In the ADVANCE (Action in Diabetes and Vascular Disease: Preterax and Diamicron Modified Release Controlled Evaluation) trial, patients with Type 2 diabetes and at least one other cardiac risk factor were randomized to perindopril-indapamide combination pill or placebo and intensive (HA1c <6.5%) or standard glucose control for on average 4.5 years. That trial showed a mortality benefit with routine blood pressure lowering but not tight glucose control. In this observational study, investigators enrolled 8,494 (of 10,261 invited) ADVANCE trial participants in annual post-trial follow-up evaluation in order to determine the long-term effects of the blood pressure and glucose interventions on death from any cause and major macrovascular events. The in-trial 14% risk-reduction for death from any cause for patients assigned to perindopril-indapamide therapy was less during post-trial follow-up, but was still significant (HR 0.91, 95%CI 0.84-0.99). No difference in death from any cause was seen for patients assigned to tight or standard glucose control in the post-trial period, consistent with in-trial results, though a difference in patients with end-stage renal disease persisted (HR 0.54, 95%CI 0.34-0.85).
Advances in cardiac stress testing and imaging have raised concerns about increased healthcare costs and radiation exposure, but little is known about the temporal trends in cardiac stress testing nationally. In this repeated cross-sectional study, authors analyzed the number of cardiac stress tests ordered from 1993-2010 as reported in the National Ambulatory Medical Care Survey and National Health Ambulatory Medical Care Survey to determine trends in cardiac stress testing and imaging in patients without known cardiovascular disease. Overall, there was an increase in cardiac stress testing ordered from 28 to 42 per 10000 visits, however this was non-significant after adjusting for patient characteristics, risk factors, and physician characteristics (p=.134). The proportion of stress tests with imaging made up an increasing portion of stress tests ordered from 1993 to 2010 (59% to 87%), and this trend continued to be significant (p<.001) after adjusting for patient and physician factors. The researchers estimated that 30% of stress tests with imaging and 14% of stress tests without imaging were inappropriately ordered based on the associated diagnosis, resulting in excess costs of $501.7 million annually and 10.2 mSV of unnecessary radiation exposure.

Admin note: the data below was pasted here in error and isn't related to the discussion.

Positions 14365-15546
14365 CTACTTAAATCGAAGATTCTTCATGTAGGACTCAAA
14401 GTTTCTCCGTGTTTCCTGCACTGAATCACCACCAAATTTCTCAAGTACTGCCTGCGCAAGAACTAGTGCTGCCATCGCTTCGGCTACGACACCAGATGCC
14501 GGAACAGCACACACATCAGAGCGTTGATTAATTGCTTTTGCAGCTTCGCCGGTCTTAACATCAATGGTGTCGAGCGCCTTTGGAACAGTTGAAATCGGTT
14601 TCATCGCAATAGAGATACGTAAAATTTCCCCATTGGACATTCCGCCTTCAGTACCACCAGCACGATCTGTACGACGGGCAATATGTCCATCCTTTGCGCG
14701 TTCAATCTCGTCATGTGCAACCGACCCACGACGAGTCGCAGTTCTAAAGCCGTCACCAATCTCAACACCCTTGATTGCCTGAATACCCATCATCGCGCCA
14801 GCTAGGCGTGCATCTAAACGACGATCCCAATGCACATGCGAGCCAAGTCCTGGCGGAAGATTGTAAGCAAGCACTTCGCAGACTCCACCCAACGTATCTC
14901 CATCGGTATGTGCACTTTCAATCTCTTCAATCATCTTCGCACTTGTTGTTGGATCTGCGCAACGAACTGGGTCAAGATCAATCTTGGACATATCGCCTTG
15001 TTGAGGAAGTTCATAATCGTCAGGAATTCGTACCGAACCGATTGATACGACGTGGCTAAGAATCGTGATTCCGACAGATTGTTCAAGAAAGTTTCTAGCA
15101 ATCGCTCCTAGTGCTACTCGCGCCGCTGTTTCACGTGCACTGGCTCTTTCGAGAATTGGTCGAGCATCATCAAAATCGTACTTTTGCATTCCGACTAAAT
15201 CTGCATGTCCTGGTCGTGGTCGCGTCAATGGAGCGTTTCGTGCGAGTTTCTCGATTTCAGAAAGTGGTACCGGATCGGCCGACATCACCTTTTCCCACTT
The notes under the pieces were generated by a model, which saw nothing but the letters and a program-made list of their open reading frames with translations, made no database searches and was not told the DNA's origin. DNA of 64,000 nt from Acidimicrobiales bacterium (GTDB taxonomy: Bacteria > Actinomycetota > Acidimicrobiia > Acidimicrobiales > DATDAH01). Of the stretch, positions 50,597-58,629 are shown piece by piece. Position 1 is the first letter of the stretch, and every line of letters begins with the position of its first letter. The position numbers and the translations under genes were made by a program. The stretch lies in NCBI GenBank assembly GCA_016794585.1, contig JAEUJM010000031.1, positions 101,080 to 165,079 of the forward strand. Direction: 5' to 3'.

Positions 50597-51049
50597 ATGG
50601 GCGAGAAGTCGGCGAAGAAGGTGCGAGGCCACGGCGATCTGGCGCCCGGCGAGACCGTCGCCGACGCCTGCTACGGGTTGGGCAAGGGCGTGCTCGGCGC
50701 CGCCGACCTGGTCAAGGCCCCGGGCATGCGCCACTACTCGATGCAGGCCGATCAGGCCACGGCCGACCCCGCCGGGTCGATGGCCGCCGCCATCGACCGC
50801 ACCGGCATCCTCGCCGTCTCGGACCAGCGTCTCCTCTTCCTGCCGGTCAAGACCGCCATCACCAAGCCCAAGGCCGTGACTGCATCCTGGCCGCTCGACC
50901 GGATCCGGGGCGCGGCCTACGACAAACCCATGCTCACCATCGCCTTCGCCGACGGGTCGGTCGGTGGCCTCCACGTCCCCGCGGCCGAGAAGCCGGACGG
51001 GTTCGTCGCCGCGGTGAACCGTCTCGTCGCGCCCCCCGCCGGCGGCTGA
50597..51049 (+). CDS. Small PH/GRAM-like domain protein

Robotically assisted surgery is common and widely accepted for prostatectomy, but its increasing use in other surgical procedures has been criticized. In this nationwide hospital database analysis, authors examined 87,514 cases of oophorectomy and ovarian cystectomy for benign causes from 2009-2012 to determine trends in and outcomes of robotically assisted surgery compared to laparoscopic surgery. Use of robotically assisted oophorectomy increased from 3.5% to 15% from 2009 to 2012, and use of robotically assisted cystectomy increased from 2.4% to 12.9% (p<.001 for both). Robotically assisted surgery was associated with significantly more interoperative complications during oophorectomy (3.4% vs 2.1% of laparoscopic surgery, p<.001) and ovarian cystectomy (2.0% vs 0.9%, p=.004). Median total cost for robotic-assisted oophorectomy ($7,426) and cystectomy ($7,444) was also higher than laparoscopically performed procedures ($4,922 and $4133 respectively, p<.001), with a median increase of $2,504 total cost per oophorectomy and an increase of $3,310 total cost per cystectomy. The authors propose that the findings of slightly increased complication rates and significantly increased costs associated with robotically assisted adnexal surgeries highlight a need for caution in acceptance of robotically assisted procedures.